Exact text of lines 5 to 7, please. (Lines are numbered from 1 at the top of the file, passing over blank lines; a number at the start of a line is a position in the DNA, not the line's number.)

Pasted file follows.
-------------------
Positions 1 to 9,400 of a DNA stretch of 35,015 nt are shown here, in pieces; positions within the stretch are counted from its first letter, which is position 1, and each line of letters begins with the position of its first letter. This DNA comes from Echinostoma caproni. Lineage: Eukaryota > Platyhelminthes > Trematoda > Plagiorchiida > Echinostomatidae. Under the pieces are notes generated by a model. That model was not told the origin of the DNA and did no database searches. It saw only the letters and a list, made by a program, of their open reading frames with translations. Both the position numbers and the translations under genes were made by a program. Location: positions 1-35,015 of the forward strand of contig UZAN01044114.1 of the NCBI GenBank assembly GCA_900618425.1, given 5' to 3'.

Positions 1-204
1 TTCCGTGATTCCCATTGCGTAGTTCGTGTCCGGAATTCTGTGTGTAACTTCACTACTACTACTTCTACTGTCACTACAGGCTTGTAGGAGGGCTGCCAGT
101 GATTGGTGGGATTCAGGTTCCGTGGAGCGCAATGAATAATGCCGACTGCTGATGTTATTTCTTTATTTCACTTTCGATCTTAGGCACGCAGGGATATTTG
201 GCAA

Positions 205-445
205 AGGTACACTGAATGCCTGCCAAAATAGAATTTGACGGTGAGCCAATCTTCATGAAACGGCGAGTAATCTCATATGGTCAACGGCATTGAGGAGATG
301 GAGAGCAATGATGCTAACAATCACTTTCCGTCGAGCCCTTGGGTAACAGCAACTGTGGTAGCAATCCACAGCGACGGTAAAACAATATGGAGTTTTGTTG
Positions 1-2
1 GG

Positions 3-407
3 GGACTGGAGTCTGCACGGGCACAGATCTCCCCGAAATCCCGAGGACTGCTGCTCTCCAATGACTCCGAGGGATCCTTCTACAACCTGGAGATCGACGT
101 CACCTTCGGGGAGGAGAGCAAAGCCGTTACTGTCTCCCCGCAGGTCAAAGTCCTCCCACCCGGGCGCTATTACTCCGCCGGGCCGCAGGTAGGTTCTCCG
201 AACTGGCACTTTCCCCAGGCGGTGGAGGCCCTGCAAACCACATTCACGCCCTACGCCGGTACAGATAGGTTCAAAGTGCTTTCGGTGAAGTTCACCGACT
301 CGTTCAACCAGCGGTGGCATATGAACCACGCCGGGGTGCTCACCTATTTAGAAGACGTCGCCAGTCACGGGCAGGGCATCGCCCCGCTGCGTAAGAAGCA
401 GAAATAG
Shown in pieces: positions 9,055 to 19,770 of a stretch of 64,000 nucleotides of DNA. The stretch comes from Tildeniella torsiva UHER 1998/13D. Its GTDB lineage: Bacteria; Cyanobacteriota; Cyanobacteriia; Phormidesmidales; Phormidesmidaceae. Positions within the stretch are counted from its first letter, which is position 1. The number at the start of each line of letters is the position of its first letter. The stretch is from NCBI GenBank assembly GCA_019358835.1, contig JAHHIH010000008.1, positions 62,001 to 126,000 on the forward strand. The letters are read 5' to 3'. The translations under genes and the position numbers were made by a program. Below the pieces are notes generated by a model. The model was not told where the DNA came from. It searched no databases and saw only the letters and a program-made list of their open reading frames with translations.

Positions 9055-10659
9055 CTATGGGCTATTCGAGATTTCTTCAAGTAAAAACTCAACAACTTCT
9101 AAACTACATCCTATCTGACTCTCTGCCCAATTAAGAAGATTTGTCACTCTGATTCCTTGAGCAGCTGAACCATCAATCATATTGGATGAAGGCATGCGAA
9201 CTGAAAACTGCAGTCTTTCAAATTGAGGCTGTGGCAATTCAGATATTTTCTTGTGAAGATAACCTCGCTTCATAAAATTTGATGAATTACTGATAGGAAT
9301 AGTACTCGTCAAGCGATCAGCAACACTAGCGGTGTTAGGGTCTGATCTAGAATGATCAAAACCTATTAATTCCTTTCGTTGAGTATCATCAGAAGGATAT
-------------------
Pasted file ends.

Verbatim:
201 GCAA

Positions 205-445
205 AGGTACACTGAATGCCTGCCAAAATAGAATTTGACGGTGAGCCAATCTTCATGAAACGGCGAGTAATCTCATATGGTCAACGGCATTGAGGAGATG